doc and merle watson mural by scott nurkin

Doc and Merle Watson, an iconic musical duo, rose to prominence in the 1960s and 1970s, enchanting audiences with their masterful blend of traditional folk, bluegrass, and country music. Doc's virtuosic flatpicking guitar style and soulful vocals, combined with Merle's dynamic guitar playing, formed the foundation of their musical partnership. Their collaboration yielded numerous albums and performances worldwide, showcasing their impeccable musicianship and heartfelt storytelling. Despite Merle's tragic passing in 1985, the duo's legacy lives on through their recordings and the indelible mark they left on American roots music. Doc continued to perform and receive accolades until his death in 2012, leaving behind a lasting legacy that continues to inspire fans of all ages and musical backgrounds

I'd think learning to play the guitar would be very confusing for sighted people


Doc and Merle Watson were an influential American musical duo known for their mastery of traditional folk, bluegrass, and country music. Their unique blend of virtuosic guitar picking, soulful vocals, and heartfelt storytelling endeared them to audiences around the world.

Arthel Lane "Doc" Watson was born on March 3, 1923, in Deep Gap, North Carolina. Blind from a young age due to an eye infection, Doc's musical talent began to emerge when he received his first harmonica at the age of five. He later learned to play the banjo, guitar, and other instruments, developing a distinctive flatpicking guitar style that would become his trademark.

Merle Watson, born on February 8, 1949, was Doc's son and musical protégé. Merle grew up surrounded by music, learning guitar from his father and absorbing the rich musical heritage of the Appalachian region. His guitar playing complemented Doc's style perfectly, forming the foundation of their musical partnership.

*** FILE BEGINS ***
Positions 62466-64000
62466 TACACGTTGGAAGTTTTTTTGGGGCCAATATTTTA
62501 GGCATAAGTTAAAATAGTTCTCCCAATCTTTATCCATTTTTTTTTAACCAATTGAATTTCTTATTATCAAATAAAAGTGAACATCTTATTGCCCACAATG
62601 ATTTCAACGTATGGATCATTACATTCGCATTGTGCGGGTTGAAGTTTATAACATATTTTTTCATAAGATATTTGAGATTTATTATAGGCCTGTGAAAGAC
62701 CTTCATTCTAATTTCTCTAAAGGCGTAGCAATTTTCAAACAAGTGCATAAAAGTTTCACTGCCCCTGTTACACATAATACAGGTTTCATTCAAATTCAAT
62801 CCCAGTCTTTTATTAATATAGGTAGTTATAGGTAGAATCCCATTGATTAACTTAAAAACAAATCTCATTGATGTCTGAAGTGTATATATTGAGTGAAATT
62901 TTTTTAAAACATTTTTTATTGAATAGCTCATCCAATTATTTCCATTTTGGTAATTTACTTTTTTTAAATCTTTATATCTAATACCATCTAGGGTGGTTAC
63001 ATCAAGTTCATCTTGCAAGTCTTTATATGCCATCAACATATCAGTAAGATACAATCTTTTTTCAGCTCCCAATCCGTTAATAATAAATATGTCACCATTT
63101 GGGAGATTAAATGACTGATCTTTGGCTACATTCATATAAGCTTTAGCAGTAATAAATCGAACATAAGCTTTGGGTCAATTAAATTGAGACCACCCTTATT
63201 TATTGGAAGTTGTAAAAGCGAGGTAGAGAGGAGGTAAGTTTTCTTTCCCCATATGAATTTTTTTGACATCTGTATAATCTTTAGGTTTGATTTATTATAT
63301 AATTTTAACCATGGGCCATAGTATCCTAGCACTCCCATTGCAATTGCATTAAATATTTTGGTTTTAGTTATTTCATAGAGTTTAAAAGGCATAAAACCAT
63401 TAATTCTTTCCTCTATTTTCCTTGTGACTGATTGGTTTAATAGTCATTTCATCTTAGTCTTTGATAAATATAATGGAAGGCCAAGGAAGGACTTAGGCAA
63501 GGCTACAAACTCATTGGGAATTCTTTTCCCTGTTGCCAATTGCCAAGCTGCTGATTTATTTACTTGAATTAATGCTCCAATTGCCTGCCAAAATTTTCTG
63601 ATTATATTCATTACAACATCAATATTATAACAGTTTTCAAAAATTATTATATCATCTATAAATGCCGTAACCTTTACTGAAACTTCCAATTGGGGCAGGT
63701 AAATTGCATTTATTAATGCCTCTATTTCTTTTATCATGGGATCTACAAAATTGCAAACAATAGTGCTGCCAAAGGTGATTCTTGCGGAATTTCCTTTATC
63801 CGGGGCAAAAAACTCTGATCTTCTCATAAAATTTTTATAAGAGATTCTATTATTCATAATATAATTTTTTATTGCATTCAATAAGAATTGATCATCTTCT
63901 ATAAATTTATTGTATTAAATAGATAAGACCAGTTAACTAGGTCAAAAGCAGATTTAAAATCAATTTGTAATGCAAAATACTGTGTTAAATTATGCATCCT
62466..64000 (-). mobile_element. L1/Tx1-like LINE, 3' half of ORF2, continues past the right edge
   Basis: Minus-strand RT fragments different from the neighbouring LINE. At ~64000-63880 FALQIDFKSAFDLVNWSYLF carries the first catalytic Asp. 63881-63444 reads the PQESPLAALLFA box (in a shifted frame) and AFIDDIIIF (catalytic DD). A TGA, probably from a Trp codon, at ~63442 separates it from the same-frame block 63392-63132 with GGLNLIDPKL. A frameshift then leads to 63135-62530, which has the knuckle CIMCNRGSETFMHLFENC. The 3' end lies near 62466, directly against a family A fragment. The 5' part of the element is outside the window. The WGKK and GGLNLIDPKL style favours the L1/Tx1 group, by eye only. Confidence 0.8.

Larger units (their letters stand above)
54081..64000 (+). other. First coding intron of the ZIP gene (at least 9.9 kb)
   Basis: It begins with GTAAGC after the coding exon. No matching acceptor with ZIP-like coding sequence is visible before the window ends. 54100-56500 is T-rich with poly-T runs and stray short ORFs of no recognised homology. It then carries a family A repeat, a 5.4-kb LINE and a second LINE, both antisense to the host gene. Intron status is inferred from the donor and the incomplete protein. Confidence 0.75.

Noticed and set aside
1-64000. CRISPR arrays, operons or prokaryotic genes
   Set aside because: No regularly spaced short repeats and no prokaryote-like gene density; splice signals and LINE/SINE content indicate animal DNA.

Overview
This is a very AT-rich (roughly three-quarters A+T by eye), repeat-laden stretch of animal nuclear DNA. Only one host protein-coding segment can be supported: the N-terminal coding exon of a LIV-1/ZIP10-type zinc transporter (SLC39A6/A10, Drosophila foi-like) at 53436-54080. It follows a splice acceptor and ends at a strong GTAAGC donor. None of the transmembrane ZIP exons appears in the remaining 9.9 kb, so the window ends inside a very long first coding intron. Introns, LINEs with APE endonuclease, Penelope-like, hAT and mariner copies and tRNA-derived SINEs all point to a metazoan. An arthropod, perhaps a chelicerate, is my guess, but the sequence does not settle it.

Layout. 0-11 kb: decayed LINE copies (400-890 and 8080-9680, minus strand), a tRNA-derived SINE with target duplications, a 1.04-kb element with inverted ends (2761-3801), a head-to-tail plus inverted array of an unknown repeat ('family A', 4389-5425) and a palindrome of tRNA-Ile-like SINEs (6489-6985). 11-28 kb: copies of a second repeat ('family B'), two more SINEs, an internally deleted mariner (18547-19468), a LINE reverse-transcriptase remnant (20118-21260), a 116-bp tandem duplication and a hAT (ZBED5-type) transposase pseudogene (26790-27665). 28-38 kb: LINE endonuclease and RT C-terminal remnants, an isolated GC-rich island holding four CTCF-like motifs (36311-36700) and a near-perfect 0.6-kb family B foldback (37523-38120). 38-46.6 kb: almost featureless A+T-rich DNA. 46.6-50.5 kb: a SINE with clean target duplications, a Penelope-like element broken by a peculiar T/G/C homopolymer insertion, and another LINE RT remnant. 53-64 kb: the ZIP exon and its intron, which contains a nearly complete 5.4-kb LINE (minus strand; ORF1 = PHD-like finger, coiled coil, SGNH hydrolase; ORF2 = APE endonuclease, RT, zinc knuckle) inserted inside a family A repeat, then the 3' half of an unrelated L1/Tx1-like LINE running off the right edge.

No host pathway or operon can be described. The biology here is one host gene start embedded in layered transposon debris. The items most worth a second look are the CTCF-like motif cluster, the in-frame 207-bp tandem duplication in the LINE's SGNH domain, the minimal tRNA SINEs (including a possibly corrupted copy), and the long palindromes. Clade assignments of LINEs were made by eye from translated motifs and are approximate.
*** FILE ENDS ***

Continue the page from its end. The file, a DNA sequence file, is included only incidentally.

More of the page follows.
Doc and Merle began performing together in the 1960s, captivating audiences with their effortless harmonies and instrumental prowess. Their repertoire included traditional Appalachian ballads, bluegrass standards, country classics, and original compositions, showcasing the breadth of their musical talent.

In 1964, Doc gained widespread recognition after appearing at the Newport Folk Festival, where his flatpicking guitar skills left audiences in awe. This exposure helped propel Doc and Merle to greater prominence within the folk and bluegrass music communities.

Throughout the 1970s and 1980s, Doc and Merle released numerous albums, including "Doc Watson and Son" (1965), "Will the Circle Be Unbroken" (1972), and "Red Rocking Chair" (1981). They toured extensively, performing at festivals, concert halls, and folk clubs across the United States and abroad.

Doc and Merle Watson's influence on American roots music cannot be overstated. They helped popularize traditional folk and bluegrass music to a new generation of listeners, inspiring countless musicians with their impeccable musicianship and heartfelt performances.

Their collaboration bridged generational and stylistic divides, appealing to fans of all ages and backgrounds. Doc's intricate guitar work and soulful singing combined with Merle's dynamic guitar playing created a musical synergy that was truly magical.

Tragically, Merle Watson's life was cut short when he died in a tractor accident on October 23, 1985, at the age of 36. His passing was a devastating loss to the music world, but his legacy lived on through his recordings and the indelible mark he left on American music.

Doc Watson continued to perform and record after Merle's death, honoring his son's memory while continuing to inspire audiences with his timeless music. Doc received numerous accolades throughout his career, including several Grammy Awards and a National Medal of Arts in 1997.

Doc Watson passed away on May 29, 2012, at the age of 89, leaving behind a legacy that continues to resonate with fans of folk, bluegrass, and country music worldwide. Together, Doc and Merle Watson left an enduring imprint on American musical history, reminding us of the power of music to transcend boundaries and touch the soul.

The Hobo

A bout of eye infection robbed Doc of his sight before he reached his second birthday. He subsequently enrolled at the Governor Morehead School for the Blind in Raleigh, North Carolina, where he pursued his education.